Modeling the Software Design Process
There are many levels at which the software development process can be modeled. MCC-STP’s Empirical Studies Team has developed a layered behavioral model to guide our analyses of these processes. We have performed empirical studies of processes at each of these levels. At the level of individual cognitive problem-solving processes, we conducted a thinking aloud protocol study wherein software professionals were given a specification for an elevator system (a lift) and instructed to design a control system for it to the level of detail that they would hand over to a competent programmer for implementation. In this Lift Experiment we were seeking to determine the primary breakdowns experienced during design to determine the functionality that should be explored in developing prototypes of design tools. At the team and project levels, we videotaped three months worth of requirements and design meetings of a project team designing an object server. We analyzed these tapes to determine how group dynamics altered the processes we observed during individual design problem-solving, and what types of design technology should be provided in the group meeting environment. Finally, at the organizational and business milieu levels we conducted on-site interviews with personnel from 17 large software development projects to gather case study information on actual design processes. Transcripts of these interviews were analyzed to model factors affecting the processes of making design decisions and communicating them across the project. In this paper models of the software process developed at each of the levels are described and the aggregation of their effects across levels are discussed.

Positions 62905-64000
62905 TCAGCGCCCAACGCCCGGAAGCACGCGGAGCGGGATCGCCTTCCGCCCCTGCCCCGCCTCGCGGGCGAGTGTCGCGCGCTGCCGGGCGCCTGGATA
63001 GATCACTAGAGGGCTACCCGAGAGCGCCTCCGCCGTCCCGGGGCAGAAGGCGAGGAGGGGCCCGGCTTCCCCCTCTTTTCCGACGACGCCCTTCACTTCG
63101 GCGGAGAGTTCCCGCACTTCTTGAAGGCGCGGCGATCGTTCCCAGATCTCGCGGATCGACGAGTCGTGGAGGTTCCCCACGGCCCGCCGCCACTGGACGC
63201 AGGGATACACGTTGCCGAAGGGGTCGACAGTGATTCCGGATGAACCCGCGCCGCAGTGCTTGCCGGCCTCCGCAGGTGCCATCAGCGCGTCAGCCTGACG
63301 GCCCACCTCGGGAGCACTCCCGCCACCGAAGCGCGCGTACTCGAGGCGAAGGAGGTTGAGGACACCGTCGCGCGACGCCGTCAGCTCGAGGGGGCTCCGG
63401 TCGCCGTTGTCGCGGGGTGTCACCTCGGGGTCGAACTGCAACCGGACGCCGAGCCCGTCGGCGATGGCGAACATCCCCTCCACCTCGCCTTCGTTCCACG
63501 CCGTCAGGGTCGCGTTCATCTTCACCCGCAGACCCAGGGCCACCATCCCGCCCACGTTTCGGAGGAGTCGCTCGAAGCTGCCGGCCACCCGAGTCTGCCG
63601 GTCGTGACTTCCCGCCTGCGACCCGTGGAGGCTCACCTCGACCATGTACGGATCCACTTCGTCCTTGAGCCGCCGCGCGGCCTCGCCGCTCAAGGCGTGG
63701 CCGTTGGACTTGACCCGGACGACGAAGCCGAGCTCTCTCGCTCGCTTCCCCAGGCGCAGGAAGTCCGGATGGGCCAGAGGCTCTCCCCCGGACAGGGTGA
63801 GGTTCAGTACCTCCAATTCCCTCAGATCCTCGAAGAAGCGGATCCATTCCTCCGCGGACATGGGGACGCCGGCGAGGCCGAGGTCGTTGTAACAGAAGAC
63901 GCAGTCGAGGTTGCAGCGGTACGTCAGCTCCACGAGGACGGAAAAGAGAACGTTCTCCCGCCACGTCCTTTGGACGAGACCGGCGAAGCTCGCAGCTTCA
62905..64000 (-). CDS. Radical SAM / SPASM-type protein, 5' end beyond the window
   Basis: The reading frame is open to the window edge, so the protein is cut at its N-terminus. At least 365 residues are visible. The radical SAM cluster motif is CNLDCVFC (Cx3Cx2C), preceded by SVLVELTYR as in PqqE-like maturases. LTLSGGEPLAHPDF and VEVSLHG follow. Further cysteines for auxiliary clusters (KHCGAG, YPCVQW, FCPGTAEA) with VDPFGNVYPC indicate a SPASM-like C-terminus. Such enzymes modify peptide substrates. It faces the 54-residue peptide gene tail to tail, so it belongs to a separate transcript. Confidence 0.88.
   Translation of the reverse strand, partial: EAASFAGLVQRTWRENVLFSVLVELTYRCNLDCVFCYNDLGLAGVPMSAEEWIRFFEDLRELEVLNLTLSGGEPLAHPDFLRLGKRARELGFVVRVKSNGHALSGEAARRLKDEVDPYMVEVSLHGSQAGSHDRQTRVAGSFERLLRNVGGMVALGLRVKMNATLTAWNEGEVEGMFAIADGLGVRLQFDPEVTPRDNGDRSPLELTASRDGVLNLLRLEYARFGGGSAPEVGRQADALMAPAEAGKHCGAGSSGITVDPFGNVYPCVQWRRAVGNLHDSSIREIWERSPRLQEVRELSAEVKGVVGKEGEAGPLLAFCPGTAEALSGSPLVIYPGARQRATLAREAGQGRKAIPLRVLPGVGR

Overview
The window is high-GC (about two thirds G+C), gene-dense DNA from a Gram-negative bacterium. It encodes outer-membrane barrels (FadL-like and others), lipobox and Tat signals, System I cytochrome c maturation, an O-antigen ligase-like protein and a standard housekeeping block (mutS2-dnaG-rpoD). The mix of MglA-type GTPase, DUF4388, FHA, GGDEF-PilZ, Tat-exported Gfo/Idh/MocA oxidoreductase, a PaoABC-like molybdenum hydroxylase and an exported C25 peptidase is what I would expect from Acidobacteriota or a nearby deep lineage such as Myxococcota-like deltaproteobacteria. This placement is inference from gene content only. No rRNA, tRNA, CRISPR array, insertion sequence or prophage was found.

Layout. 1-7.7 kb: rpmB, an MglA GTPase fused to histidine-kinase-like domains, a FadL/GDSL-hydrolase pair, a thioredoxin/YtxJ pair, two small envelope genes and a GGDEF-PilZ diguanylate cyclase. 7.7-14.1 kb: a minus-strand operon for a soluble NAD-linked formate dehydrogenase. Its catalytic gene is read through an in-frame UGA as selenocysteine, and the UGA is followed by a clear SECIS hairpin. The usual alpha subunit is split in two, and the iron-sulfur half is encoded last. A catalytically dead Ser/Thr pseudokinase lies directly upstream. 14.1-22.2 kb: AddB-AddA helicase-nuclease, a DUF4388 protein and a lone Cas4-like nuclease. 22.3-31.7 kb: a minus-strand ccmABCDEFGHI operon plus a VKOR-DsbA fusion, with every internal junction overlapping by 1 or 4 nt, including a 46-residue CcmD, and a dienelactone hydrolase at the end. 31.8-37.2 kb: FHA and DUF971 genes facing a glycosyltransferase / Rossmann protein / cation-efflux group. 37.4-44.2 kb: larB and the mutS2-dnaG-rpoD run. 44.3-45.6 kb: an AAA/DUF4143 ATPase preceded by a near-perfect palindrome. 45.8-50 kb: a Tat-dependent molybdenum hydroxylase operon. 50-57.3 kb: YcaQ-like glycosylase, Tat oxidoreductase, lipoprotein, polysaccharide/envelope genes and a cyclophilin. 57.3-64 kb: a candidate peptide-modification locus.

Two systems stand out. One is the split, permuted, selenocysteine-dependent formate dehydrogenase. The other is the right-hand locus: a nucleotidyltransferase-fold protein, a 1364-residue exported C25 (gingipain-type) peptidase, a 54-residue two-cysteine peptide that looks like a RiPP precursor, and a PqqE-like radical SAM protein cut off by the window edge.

KeywordsSoftware Development Application Domain Project Team Design Team Software Development Process
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